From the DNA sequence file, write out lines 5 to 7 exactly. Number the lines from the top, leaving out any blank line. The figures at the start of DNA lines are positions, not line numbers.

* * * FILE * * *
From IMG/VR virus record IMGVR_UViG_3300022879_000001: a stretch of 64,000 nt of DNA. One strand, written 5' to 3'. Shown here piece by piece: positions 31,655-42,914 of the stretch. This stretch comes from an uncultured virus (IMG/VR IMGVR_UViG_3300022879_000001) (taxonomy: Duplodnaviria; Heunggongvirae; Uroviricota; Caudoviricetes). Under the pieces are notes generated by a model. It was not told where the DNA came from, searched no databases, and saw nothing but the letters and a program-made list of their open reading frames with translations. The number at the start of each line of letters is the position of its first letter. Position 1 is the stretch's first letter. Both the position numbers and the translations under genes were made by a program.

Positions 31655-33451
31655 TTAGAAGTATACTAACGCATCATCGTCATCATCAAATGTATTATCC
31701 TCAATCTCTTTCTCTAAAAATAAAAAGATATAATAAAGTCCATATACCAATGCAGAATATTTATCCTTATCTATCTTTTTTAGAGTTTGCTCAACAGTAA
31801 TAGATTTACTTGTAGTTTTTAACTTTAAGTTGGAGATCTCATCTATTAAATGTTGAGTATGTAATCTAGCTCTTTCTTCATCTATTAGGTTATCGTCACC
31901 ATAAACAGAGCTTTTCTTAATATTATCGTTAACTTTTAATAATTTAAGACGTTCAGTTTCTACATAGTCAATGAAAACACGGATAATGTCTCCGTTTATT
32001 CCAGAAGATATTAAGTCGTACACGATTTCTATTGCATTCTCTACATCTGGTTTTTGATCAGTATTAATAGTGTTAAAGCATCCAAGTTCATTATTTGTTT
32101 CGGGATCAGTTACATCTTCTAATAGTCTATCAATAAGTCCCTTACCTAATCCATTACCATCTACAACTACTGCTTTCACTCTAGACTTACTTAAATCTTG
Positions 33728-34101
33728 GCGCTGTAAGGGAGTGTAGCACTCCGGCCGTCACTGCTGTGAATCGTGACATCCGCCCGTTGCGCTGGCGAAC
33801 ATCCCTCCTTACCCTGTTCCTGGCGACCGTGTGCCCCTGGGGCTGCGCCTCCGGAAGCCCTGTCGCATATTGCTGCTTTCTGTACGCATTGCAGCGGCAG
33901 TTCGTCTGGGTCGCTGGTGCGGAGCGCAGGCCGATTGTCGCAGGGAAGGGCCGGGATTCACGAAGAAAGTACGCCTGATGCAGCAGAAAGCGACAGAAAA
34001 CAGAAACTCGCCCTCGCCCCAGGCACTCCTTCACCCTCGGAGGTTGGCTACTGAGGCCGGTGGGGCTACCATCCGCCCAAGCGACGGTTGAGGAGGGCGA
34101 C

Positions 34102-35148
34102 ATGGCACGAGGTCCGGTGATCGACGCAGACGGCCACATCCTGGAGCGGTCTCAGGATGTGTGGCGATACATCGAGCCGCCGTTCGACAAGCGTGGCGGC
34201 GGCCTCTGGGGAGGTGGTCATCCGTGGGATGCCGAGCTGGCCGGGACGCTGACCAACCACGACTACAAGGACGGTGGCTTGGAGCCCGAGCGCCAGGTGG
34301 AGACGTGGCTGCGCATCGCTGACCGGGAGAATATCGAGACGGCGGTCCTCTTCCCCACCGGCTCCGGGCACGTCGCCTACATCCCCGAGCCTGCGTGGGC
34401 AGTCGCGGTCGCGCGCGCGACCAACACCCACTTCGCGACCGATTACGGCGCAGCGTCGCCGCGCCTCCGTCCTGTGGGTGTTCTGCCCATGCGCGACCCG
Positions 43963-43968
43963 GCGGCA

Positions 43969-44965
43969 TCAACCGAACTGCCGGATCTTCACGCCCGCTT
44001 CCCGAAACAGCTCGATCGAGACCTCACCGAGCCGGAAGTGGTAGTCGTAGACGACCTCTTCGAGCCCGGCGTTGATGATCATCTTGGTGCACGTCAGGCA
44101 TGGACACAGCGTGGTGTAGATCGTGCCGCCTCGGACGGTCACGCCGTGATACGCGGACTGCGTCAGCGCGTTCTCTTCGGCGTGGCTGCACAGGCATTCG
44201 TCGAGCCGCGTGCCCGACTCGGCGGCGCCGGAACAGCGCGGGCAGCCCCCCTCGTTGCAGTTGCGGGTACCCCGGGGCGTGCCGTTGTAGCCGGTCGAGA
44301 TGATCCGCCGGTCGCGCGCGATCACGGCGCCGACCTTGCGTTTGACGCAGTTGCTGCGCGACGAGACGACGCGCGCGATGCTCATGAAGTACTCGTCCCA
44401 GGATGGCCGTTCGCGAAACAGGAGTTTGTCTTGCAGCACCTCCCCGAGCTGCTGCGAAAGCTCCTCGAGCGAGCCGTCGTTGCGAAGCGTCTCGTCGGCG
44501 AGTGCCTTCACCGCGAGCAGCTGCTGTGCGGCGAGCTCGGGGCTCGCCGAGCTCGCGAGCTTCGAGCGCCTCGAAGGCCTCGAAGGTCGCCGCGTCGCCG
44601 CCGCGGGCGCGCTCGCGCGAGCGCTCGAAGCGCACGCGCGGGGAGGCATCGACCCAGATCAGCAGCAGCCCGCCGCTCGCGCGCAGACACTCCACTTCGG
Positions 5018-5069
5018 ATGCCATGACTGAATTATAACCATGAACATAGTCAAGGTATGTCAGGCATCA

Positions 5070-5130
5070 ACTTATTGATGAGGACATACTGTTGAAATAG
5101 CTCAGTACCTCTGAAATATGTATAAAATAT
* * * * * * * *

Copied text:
31801 TAGATTTACTTGTAGTTTTTAACTTTAAGTTGGAGATCTCATCTATTAAATGTTGAGTATGTAATCTAGCTCTTTCTTCATCTATTAGGTTATCGTCACC
31901 ATAAACAGAGCTTTTCTTAATATTATCGTTAACTTTTAATAATTTAAGACGTTCAGTTTCTACATAGTCAATGAAAACACGGATAATGTCTCCGTTTATT
32001 CCAGAAGATATTAAGTCGTACACGATTTCTATTGCATTCTCTACATCTGGTTTTTGATCAGTATTAATAGTGTTAAAGCATCCAAGTTCATTATTTGTTT